What's the difference between a heart attack and cardiac arrest?
A heart attack is a serious and life-threatening medical emergency.
It occurs when blood supply to the heart is cut off – usually due to a clot.
There are several factors that can raise your risk of a heart attack, with coronary heart disease known to be the biggest culprit.
This condition is caused by a build-up of fatty substances in the coronary arteries.
Often this is linked to lifestyle, with diet as well as whether you smoke and drink alcohol playing a role.
As a result, those at risk of heart problems are advised to eat a healthy, balanced diet that is low in saturated fat.
Now, research has suggested that drinking a certain vegetable juice could massively lower the risk of heart attack.
In a presentation given at the latest British Cardiovascular Society conference, a team from St Bartholomew’s Hospital and Queen Mary University in London revealed that beetroot juice could help protect against the medical emergency.
More specifically they found that drinking the juice every day for six months after having a stent fitted (a tube that is inserted to keep arteries open) reduced the chance of angina patients having a heart attack or needing a repeat procedure.
Angina is the medical term for chest pain caused by reduced blood flow to the heart.
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It is a common symptom of heart disease and a warning sign that someone is at risk for a heart attack or stroke.
The scientists found that 16 percent of angina patients had a serious heart or circulatory incident, like a heart attack or need for another procedure, in the two years after having a stent fitted.
However, when patients consumed beetroot juice daily, this dropped to 7.5 percent.
Trial lead Doctor Krishnaraj Rathod said: “Experiments in the lab suggested that the inorganic nitrate, which is found naturally in beetroot juice, would have these effects, and it is very encouraging to see it create such a big improvement in the clinic for angina patients.
“Our patients liked that their treatment was a completely natural product that has no significant side effects.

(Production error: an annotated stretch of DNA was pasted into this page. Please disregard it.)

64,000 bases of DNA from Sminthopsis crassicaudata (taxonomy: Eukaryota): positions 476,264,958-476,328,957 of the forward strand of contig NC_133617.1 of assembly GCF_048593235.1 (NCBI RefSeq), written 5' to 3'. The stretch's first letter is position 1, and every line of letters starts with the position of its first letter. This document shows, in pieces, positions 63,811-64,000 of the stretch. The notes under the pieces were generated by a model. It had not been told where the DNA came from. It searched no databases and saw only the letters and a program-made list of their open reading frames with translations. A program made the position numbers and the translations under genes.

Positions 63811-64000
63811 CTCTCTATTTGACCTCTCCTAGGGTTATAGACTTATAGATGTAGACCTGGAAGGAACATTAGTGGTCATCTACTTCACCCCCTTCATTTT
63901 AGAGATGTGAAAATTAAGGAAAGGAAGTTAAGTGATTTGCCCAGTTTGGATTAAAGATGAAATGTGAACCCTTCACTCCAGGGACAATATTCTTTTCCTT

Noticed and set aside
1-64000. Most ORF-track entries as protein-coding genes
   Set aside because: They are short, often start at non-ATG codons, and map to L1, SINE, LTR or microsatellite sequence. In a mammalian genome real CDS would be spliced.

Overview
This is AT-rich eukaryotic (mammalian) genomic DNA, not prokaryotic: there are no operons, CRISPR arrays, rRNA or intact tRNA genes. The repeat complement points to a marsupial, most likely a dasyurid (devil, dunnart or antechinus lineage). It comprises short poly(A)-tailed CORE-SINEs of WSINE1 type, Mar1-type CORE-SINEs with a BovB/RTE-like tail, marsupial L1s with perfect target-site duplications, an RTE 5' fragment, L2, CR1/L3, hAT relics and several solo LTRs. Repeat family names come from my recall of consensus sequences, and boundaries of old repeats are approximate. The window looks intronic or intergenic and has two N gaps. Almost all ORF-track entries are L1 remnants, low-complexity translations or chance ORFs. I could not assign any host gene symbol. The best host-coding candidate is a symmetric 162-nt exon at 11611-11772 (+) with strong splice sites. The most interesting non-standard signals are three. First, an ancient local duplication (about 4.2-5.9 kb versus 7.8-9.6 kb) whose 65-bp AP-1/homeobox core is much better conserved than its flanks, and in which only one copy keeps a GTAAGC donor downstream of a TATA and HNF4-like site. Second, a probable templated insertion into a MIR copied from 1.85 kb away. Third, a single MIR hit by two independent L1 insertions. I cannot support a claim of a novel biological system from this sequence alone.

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“We will now take this to the next stage of trials in the hope that doctors can soon prescribe beetroot juice to ensure stents last longer to provide even more effective relief of symptoms.”
Thousands of people with coronary heart disease in the UK have a stent implanted to widen one of the blood vessels in the hearts – a procedure known as a percutaneous coronary intervention (PCI).
Of these, around 10 percent experience restenosis, where the stented blood vessel narrows again and heart disease symptoms return, within five years.
The researchers hope by drinking beetroot juice patients could lower their risk of the stent failing potentially meaning they won’t need coronary bypass surgery.
Professor James Leiper, associate medical director, at the British Heart Foundation commented: “Stenting is one of the most crucial tools we have in the fight against coronary heart disease but work still needs to be done to ensure that every patient sees a long-term benefit from the procedure.
“Thousands of patients each year have to go through the stress of a medical procedure on their heart more than once before it is successful.
“This small study offers hope that this can be prevented. The trial must now be scaled-up to confirm the initial observation that beetroot juice can make a difference.”
It comes as previous research has also proved the benefits of beetroot juice for the heart.
One study, published in the American Journal of Physiology in 2017, concluded that drinking beetroot juice could lower the risk of heart disease due to its nitrate content.
It said: “These results provide proof-of-concept that dietary nitrate supplementation can modulate central sympathetic outflow and suggest that the established cardiovascular benefits [of dietary nitrate] are likely to involve a neural contribution.”
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